This book is bargain priced from 01/13/2014 until 01/13/2018
It is 1919 and as Charles Brodie’s leading lady headstrong actress Marie Howard has the world at her feet. But all this is due to change – in ways she could never have imagined.
A sudden marriage tears Marie far from her London audiences and the man she loves, plunging her into catastrophic dramas that at times she doubts she can survive. As she’s drawn relentlessly into the horrors of her husband’s family, her gilded life as an actress finally dims to a barely perceptible flicker.
Fate, however, is not finished with her yet. After enduring heartbreak amidst the turbulence in Europe of Hitler’s rise to power and rebelling against the forces that have tied her to a place she hates, Marie is given a chance to escape. This she takes – finding, in war-torn London, infinitely more than she had dreamed of finding.
Targeted Age Group: 18+
Book Price: $2.99
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How is Writing In Your Genre Different from Others?
I write in several genres, but while writing The Foreigner – which is by far the longest of my novels – I totally lost myself in the process and it was as if my existence had blended with my heroine’s until I no longer had any life I could call mine.
What Advice Would You Give Aspiring Writers?
Simply write, without waiting for ‘inspiration’ to strike! Develop a small idea, letting it grow in its own time, and then write a synopsis of it – excitedly, as if this is an actual happening that you’re telling to your best friend. Create ‘potted biographies’ of each main character, until you know them through and through, before starting on your first draft. At this stage, I aim for 1,000 words a day – and then I write several further drafts until the novel ‘lives’.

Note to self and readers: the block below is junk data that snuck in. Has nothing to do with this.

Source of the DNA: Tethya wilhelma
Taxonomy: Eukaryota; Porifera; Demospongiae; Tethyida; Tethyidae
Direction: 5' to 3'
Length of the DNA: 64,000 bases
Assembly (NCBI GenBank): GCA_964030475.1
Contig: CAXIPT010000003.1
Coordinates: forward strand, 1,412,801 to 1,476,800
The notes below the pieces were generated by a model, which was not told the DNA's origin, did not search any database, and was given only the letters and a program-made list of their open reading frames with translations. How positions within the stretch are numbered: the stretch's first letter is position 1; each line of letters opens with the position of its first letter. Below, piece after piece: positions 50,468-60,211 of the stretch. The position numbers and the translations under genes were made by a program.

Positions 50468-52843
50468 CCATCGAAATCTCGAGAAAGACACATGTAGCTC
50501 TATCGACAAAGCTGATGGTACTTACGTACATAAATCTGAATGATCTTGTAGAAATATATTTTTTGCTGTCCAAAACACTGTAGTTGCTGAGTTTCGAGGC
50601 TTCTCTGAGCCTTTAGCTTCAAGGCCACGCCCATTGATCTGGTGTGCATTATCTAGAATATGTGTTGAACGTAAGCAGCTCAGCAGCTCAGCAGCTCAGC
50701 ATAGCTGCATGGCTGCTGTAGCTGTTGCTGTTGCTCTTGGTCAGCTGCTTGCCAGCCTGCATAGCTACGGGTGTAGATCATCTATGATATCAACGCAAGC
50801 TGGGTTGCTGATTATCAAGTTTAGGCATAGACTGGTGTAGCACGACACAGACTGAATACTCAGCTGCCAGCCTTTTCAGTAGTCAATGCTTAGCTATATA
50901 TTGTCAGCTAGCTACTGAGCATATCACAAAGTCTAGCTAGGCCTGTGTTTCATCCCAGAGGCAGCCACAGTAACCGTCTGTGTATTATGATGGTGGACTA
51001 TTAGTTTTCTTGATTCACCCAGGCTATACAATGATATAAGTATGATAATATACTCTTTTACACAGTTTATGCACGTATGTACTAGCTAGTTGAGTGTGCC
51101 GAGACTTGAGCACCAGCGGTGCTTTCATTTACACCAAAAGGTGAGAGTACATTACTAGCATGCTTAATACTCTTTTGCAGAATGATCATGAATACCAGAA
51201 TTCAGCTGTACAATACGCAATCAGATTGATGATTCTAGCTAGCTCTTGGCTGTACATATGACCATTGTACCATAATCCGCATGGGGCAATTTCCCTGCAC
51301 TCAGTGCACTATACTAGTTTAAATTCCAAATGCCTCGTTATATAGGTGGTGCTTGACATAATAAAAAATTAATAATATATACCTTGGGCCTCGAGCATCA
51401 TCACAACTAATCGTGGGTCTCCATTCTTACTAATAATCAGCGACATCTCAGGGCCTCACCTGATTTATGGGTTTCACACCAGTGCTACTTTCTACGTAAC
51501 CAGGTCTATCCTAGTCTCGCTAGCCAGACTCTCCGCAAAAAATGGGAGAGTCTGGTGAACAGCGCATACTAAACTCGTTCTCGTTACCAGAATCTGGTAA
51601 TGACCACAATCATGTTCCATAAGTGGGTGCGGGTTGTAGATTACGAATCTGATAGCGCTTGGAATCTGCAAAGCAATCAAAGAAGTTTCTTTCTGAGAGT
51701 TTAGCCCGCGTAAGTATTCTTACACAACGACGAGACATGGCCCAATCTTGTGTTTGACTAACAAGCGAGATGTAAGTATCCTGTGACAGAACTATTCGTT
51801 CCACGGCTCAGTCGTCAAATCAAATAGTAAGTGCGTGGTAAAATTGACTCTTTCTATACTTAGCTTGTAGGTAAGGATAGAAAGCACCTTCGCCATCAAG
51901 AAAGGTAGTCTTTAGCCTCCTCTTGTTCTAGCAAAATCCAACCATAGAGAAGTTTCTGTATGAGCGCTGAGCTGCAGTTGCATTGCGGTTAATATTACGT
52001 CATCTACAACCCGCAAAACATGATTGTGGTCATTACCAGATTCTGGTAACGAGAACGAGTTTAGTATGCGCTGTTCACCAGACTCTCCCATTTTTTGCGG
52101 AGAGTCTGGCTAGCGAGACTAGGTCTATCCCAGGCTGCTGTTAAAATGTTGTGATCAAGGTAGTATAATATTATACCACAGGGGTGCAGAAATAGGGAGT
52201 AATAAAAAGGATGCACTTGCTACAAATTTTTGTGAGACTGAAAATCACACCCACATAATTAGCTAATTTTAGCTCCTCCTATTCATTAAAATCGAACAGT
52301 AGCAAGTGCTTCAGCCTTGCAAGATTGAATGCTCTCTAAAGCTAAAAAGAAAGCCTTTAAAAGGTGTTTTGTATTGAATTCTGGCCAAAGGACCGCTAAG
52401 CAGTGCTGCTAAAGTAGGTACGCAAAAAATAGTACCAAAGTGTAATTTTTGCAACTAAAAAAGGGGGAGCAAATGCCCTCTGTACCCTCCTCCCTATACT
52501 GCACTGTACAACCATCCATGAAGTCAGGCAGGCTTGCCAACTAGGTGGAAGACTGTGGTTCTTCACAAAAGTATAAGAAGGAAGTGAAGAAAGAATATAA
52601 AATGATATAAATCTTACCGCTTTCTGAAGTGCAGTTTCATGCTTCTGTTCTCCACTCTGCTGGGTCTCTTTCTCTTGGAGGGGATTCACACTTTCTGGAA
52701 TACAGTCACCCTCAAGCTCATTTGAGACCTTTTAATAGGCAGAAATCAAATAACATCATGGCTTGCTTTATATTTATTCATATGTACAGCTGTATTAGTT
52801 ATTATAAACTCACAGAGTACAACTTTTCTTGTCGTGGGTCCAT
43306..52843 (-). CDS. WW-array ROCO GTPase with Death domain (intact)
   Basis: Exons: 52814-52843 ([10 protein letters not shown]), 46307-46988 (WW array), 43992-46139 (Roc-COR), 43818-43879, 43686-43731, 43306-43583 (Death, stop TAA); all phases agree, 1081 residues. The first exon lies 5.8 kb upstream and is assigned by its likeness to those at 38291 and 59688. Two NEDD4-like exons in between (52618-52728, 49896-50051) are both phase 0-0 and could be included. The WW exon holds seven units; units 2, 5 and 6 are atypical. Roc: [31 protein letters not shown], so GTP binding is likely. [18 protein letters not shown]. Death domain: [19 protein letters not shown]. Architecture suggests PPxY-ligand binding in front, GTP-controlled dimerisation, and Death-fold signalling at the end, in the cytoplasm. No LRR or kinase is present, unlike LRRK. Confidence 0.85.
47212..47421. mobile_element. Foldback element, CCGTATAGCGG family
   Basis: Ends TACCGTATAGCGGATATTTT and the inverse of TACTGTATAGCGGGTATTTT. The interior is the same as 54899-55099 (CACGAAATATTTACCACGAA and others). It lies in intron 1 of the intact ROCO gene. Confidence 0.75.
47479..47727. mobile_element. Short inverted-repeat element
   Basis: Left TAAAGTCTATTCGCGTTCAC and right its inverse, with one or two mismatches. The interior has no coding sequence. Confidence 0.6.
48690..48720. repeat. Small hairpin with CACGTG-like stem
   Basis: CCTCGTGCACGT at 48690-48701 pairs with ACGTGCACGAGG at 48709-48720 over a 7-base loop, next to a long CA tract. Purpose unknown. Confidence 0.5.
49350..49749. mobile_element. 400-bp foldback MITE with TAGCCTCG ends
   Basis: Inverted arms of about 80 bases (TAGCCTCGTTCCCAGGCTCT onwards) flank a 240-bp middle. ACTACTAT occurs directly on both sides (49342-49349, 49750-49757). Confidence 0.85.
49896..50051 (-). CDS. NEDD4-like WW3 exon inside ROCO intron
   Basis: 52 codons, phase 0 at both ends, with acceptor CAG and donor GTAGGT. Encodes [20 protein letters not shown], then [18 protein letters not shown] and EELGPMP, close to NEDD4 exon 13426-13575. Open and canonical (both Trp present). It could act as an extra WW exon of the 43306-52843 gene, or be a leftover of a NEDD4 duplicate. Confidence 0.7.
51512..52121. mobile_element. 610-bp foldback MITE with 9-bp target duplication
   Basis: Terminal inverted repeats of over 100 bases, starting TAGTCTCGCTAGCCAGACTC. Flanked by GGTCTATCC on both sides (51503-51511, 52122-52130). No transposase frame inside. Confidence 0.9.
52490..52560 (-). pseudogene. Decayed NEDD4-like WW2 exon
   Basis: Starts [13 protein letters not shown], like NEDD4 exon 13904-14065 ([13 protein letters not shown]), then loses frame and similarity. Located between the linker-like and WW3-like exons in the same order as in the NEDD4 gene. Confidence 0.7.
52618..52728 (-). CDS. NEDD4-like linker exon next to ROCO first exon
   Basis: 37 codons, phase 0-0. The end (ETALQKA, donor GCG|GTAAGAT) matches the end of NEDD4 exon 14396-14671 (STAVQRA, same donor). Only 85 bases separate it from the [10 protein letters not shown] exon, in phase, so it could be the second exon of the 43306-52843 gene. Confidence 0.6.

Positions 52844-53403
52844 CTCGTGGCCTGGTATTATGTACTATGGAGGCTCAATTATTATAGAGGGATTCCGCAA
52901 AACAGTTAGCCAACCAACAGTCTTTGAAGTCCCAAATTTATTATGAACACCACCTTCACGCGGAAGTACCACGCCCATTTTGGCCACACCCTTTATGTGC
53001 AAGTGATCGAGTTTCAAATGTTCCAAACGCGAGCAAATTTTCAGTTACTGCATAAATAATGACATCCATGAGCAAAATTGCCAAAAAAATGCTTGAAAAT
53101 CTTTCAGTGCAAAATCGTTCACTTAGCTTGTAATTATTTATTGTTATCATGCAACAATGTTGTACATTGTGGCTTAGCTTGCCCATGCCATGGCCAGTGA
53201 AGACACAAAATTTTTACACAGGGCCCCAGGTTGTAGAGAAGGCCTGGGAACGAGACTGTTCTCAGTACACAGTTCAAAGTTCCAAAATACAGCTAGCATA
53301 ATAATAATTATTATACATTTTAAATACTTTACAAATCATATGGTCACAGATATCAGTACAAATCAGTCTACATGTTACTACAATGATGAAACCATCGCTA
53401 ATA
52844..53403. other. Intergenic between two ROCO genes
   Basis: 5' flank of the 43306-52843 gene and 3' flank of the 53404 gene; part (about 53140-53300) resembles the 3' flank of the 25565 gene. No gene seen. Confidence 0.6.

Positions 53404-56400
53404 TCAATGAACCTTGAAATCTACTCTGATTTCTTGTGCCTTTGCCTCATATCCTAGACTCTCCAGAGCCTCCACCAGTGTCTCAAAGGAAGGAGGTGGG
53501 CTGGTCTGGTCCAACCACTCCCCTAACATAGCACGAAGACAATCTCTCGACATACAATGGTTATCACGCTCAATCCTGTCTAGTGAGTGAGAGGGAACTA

P.G. Glynn lives in the quirky ancient town of Totnes, close to glorious Dartmoor and not far from the sea at Torbay and Dartmouth. She is inspired, (and tries not to be daunted!) on her morning walks beside the Dart, by the knowledge that Agatha Christie could see this same river from her holiday home – Greenways – and that Sir Arthur Conan Doyle is said to have set The Hound Of The Baskervilles on Dartmoor.
What Inspired You to Write Your Book?
I was inspired by my maternal grandmother’s words to me when I was just thirteen – that some day she’d like me to write her life story. Back then, I didn’t realize quite how extraordinary her life was – and, by the time I DID realize, she had died. Undeterred, and after doing extensive research, I finally wrote a totally fictionalized version of her life. While writing I was often conscious of help reaching me from someone unseen – for example, a foreign word or sentence would come unsolicited into my head and when I checked it invariably had the exact meaning of what I was attempting to convey. Was I being helped from beyond the grave?